Here, I am reminded of a story my old supervisor used to tell when I was studying at the University of Pennsylvania. She was researching the CIA’s activities during the Second World War and how they had employed librarians to be spies who took a lot of archives from Europe when it looked like it was all going to burn overnight. She told me that the Americans were indiscriminate in what they took – sending back shipping containers full of documents that the Library of Congress is still going through to this very day. The British on the other hand only took what they thought was the best. They were selective in what they were going to save. We could assume there is something important about national character in this, a quantity and quality argument about the way to approach what is on offer. Australia often thinks of itself as a combination of America and Britain, and though I do not subscribe to that view, I do think there is something in approaching a buffet that learns from the two.

In remembering that now, I thought, right here, before me, I had better approach all that food with caution. It was not that I wanted the most of what was best, as though maximum quantity of top-most quality would make the best eating experience. It goes without saying that I did not want the opposite – minimal quantity with terrible quality, which might not have even been possible. Rather, it is that you learn what is a good amount to eat and what tastes good to you once you have to make your way through the archive, world, buffet as it is laid out before you. You simply make do with the possibility depending on where your nose leads and what your friends are interested in. And so I had to choose. Would it be prawns or oysters? Would it be ham or salami? Would it be Princess Cake or Black Forrest? Or would it be all of that?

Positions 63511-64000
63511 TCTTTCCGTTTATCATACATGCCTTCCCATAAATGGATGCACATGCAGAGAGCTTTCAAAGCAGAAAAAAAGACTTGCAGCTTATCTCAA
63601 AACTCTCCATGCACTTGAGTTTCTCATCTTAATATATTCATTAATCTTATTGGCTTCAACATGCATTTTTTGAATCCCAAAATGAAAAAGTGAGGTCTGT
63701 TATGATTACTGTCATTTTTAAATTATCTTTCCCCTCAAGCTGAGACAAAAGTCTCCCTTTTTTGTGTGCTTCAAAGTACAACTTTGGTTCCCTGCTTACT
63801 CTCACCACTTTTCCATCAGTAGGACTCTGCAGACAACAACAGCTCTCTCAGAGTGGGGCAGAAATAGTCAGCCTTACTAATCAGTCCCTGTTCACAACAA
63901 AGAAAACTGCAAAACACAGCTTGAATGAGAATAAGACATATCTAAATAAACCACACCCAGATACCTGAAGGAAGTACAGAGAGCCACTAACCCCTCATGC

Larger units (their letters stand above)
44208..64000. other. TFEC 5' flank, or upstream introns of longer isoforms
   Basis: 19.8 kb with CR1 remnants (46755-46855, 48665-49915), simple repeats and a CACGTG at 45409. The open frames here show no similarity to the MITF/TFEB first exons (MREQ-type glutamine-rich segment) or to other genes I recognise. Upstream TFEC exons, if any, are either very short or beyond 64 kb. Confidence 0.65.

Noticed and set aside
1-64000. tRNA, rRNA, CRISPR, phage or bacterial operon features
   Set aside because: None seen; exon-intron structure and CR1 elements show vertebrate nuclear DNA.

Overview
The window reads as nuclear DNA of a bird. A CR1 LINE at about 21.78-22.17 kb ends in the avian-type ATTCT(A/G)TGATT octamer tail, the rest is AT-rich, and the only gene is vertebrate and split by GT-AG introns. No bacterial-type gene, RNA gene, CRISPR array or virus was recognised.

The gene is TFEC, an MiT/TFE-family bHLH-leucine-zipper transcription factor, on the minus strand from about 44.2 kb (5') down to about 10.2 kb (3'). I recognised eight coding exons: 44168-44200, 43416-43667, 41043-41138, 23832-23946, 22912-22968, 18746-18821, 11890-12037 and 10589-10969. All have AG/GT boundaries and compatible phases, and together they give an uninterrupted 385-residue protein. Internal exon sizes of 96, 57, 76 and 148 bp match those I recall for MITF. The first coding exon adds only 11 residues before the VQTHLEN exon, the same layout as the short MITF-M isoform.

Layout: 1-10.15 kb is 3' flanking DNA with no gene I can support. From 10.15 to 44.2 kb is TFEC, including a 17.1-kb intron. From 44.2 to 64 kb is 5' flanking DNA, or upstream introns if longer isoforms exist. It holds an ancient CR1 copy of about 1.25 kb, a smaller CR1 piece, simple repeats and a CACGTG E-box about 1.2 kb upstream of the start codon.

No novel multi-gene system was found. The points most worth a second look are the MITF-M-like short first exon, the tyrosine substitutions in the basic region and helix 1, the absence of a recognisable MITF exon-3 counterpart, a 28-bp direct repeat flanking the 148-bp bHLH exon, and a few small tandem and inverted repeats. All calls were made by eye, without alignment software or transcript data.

I ate two oysters, three prawns, three slices of ham, two slices of salami, some pasta salad, some potato salad, four roast potatoes, two roast carrots, a spoonful of cauliflower cheese, two slices of roast lamb, two slices of beef brisket, a slice of Black Forest Cake, a slice of Princess Cake, a cup of Irish Breakfast tea, and a piece of garlic bread, in that order. It was all bad quality and very overpriced. The live keyboard player was having a go at it and the wait-staff were friendly. But, we could sense the reason why the place was closing down. Capitalism had won this round. 

The Princess Cake was the consolation prize. I remember it as being delicious and it still is. I was eating the past more than anything else. It was a moment where you thank the gods above and the ancestors past for putting this Swedish restaurant here to help introduce us to a world of food that touches the heart. I would not change that moment, not for the world if only because our friends were there. I will remember sharing this sweetness as I say bon voyage to them on their way to New York. They must know that they can return to eat with us anywhere, for now and forever. I'll miss those guys more than Princess Cake and all the buffets in America. Let’s eat together sooner rather than later.